In ‘M/s Bhumika Enterprises V. State of U.P. And 3 Others’ - 2018 (4) TMI 530 - ALLAHABAD HIGH COURT, from perusal of the record the High Court have noticed that the vehicle has been detained and the goods/vehicle was seized by the respondent no.4 on 27.3.2018 whereas the time has been granted for submission of reply and appearance of the person concerned before the respondent no.4 on the later date. There is no dispute with regard to quality and quantity of the goods and further that the invoice issued clearly indicates of charge of C.G.S.T. and S.G.S.T by the petitioner. The High Court further noticed that there is no dispute with regard to registration of the seller (the petitioner) and the purchaser as also that the goods were being transported from Varanasi to Fatehpur which are detained in between the aforesaid two places. The High Court further noticed that the E-way bill-02 has been downloaded/issued in favor of the petitioner on 26.3.2018 at 11.50 a.m. and admittedly seizure order has been passed on 27.3.2018 at 6 p.m. before which the E-way bill-02 has been produced by the petitioner. The Revenue contended that the transaction has been made with one unknown person therefore there were some lacuna noticed by the seizing authority. The High Court found no substance in the submission by the Revenue. The tax invoice was raised in favor of the consignee namely M/s Ram Narsh Ramakant, Bindki, Fatehpur and the same was available with the seizing authority and the High Court saw no reason as to why the seizing authority has not made any effort to make inquiry from the said dealer/consignee whose TIN number was mentioned in the tax invoice. The High Court saw that the seizing authority though has mentioned the GSTIN number of some dealer situates at Allahabad but no details of the said dealer has been given in the impugned seizure order nor the details of the mobile number holder.

Since the tax invoice indicating the tax charged and the same admittedly found during the course of inspection/detention and E-way bill-02 has been downloaded much before the seizure order, the High Court saw no justification in the impugned seizure order and therefore, the High Court have no option but to allow the present writ petition and to set aside the seizure order dated 27.3.2018 as well as the show cause notice issued under Section 129(3) of the Act for imposition of penalty.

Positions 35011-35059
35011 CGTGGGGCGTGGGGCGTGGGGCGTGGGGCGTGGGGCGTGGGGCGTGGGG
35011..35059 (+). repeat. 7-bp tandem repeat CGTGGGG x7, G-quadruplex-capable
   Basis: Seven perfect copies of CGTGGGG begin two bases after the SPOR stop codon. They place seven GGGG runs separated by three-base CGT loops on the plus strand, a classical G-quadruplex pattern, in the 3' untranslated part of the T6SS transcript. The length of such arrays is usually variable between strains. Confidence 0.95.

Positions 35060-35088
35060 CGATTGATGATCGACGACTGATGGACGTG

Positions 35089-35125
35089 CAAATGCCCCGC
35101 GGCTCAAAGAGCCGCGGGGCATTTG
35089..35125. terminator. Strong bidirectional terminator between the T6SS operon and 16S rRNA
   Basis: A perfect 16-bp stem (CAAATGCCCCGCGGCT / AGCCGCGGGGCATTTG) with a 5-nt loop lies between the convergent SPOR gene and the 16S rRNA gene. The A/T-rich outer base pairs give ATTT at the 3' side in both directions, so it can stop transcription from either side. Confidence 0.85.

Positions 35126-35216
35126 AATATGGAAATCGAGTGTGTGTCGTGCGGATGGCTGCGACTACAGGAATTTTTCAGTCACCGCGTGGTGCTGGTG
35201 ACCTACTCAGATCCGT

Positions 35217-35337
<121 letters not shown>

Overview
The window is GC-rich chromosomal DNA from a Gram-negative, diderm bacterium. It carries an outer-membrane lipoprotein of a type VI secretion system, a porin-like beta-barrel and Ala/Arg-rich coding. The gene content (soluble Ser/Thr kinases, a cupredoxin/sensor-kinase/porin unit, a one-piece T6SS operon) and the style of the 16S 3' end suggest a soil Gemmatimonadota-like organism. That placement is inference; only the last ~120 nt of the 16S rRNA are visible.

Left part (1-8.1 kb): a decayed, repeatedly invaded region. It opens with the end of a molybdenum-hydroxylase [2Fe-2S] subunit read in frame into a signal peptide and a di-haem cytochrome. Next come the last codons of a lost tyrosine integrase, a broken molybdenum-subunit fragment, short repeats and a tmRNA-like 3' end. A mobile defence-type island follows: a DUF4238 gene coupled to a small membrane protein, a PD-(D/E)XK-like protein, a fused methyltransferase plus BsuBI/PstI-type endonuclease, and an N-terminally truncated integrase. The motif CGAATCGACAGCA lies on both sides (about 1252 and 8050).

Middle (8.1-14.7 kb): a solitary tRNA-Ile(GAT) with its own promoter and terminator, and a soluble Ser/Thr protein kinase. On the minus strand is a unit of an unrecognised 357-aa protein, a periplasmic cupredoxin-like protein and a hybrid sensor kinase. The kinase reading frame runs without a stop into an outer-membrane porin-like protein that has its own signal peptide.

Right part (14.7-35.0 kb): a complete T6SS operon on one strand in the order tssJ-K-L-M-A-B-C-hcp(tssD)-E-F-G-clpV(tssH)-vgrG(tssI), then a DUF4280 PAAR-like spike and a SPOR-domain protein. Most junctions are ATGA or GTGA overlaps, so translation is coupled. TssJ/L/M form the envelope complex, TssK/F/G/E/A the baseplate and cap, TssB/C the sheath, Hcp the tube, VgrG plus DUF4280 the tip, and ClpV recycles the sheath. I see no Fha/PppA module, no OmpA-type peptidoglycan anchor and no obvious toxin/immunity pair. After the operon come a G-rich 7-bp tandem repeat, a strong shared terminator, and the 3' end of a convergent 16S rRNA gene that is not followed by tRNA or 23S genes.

Justification for seizure

In ‘Surendra Steel Supply Company Versus State of U.P. And Another’ - 2018 (5) TMI 526 - ALLAHABAD HIGH COURT, (decided on 11.04.2018) the vehicle carrying the goods was intercepted at Kanpur on 01.04.2018 at about 9-30 a.m. by respondent no. 2 and interception/detention memo was issued on the ground that since the E-Way Bill No.01 is not available as such the physical verification of the goods loaded is to be made and fixed 02.04.2018 for physical verification and inspection at 11-00 a.m. The petitioner submitted the following-

E-Way Bill No.01 was generated on 01.04.2018 at about 09-57 a.m. and produced before the respondent no. 2, however, seizure order under Section 129(1) of the U.P. Goods and Service Tax Act, 2017 has been passed on 02.04.2018 at about 8-55 a.m. much before the time fixed for physical verification and inspection of the goods.
It has wrongly been recorded in the seizure order passed under Section 129(1) of the GST Act, 2017 that goods were being transported unauthorisedly without any E-Way Bill No.01.
It does not appeal to reason and logic that when E-Way Bill No.01 was generated on 01.04.2018 at about 09-57 a.m. and the same would not be produced before the authority and the fact to the contrary has wrongly been recorded in order to justify the detention and seizure.
Even though E-Way Bill No.01 was generated and produced by the petitioner but there was no requirement for the same as the Central Government has suspended the requirement of E-Way Bill No.01 on 01.02.2018.
The Revenue has not been able to justify the impugned order in the facts and circumstances of the case. The High Court required respondent no.2-Assistant Commissioner, Commercial Tax, Mobile Squad--XI, Kanpur, U.P. to appear before the Court day after tomorrow (13.04.2018) to explain as to under which authority of law he intercepted the vehicle and passed the seizure order despite E-Way Bill No.01 was generated and produced.

Non mentioning of vehicle number

In ‘VSL Alloys (India) Pvt. Ltd. Versus State Of U.P. And Another’ - 2018 (5) TMI 455 - ALLAHABAD HIGH COURT, (decided on 13.04.2018) the detention was made on the ground that Part-B of e-way bill was incomplete. The contention of the petitioner before the authority below was that there was no intention on the part of the petitioner to evade payment of tax during the course of intra-state sale of the goods. The High Court Held that no ill intention at the hands of the petitioner nor the petitioner was supposed to fill up Part-B giving all the details including the vehicle number before the goods are loaded in a vehicle, which is meant for transportation to the same to its end destination.

In the present case, all the documents were accompanied the goods, details are duly mentioned which reflects from the perusal of the documents. Merely of non mentioning of the vehicle no. in Part-B cannot be a ground for seizure of the goods. The High Court held that seizure order did not sustain. The High Court directed to release the goods with vehicles.

Furnishing of bank guarantee

In ‘M/s Vinayaga Roofings V. Asst. State Tax Officer’ - 2018 (5) TMI 368 - KERLA HIGH COURT (decided on 27.04.2018) the petitioner challenges the detention of his vehicle ordered. He says that the primary reason is that the consignment was not supported by e-way bill and though he concedes that this is a violation of the statutory rules, he offers to furnish bank guarantee for the entire amount for releasing the vehicle. The High Court ordered the petitioner to furnish a bank guarantee for an amount ? 1,12,148/-, and on the petitioner executing a bond under Rule 140(1) of the CGST Rules. As soon as the bank guarantee is furnished and the bond is executed, the vehicle will be released to the petitioner.

Conclusion

These case laws are only illustrative. The e-way bill system is moving smoothly after introduction of e-way bill for inter-State transactions. If all the States implement this system it is hoped that the system will work efficiently. However problems in relation to e-way bill are inevitable because of latches on the part of the consignors, transporters and also on the misinterpretation of Statutes.